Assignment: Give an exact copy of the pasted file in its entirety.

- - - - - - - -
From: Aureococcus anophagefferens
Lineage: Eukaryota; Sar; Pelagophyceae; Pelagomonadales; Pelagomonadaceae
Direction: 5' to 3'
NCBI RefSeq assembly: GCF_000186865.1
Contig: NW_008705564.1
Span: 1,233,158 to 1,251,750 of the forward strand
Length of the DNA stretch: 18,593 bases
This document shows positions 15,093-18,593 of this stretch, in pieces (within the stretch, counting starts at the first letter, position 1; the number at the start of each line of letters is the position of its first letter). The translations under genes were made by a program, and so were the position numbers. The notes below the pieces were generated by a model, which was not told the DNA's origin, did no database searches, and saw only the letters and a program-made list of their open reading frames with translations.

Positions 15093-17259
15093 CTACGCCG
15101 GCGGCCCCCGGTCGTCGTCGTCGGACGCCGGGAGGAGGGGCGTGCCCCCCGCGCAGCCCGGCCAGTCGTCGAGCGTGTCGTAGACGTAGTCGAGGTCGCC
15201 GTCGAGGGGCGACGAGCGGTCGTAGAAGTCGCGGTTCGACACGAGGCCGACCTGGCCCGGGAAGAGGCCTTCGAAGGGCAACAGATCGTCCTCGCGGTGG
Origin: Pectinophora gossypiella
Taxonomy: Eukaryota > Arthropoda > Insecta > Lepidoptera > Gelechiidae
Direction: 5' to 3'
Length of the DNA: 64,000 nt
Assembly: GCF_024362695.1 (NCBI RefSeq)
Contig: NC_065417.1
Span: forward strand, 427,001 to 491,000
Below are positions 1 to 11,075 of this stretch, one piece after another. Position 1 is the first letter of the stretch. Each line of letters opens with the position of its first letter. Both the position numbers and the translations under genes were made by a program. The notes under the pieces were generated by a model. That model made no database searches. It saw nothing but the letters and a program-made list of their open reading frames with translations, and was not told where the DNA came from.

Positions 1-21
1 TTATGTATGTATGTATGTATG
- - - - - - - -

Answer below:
From: Aureococcus anophagefferens
Lineage: Eukaryota; Sar; Pelagophyceae; Pelagomonadales; Pelagomonadaceae
Direction: 5' to 3'
NCBI RefSeq assembly: GCF_000186865.1
Contig: NW_008705564.1
Span: 1,233,158 to 1,251,750 of the forward strand
Length of the DNA stretch: 18,593 bases
This document shows positions 15,093-18,593 of this stretch, in pieces (within the stretch, counting starts at the first letter, position 1; the number at the start of each line of letters is the position of its first letter). The translations under genes were made by a program, and so were the position numbers. The notes below the pieces were generated by a model, which was not told the DNA's origin, did no database searches, and saw only the letters and a program-made list of their open reading frames with translations.

Positions 15093-17259
15093 CTACGCCG
15101 GCGGCCCCCGGTCGTCGTCGTCGGACGCCGGGAGGAGGGGCGTGCCCCCCGCGCAGCCCGGCCAGTCGTCGAGCGTGTCGTAGACGTAGTCGAGGTCGCC
15201 GTCGAGGGGCGACGAGCGGTCGTAGAAGTCGCGGTTCGACACGAGGCCGACCTGGCCCGGGAAGAGGCCTTCGAAGGGCAACAGATCGTCCTCGCGGTGG
Origin: Pectinophora gossypiella
Taxonomy: Eukaryota > Arthropoda > Insecta > Lepidoptera > Gelechiidae
Direction: 5' to 3'
Length of the DNA: 64,000 nt
Assembly: GCF_024362695.1 (NCBI RefSeq)
Contig: NC_065417.1
Span: forward strand, 427,001 to 491,000
Below are positions 1 to 11,075 of this stretch, one piece after another. Position 1 is the first letter of the stretch. Each line of letters opens with the position of its first letter. Both the position numbers and the translations under genes were made by a program. The notes under the pieces were generated by a model. That model made no database searches. It saw nothing but the letters and a program-made list of their open reading frames with translations, and was not told where the DNA came from.

Positions 1-21
1 TTATGTATGTATGTATGTATG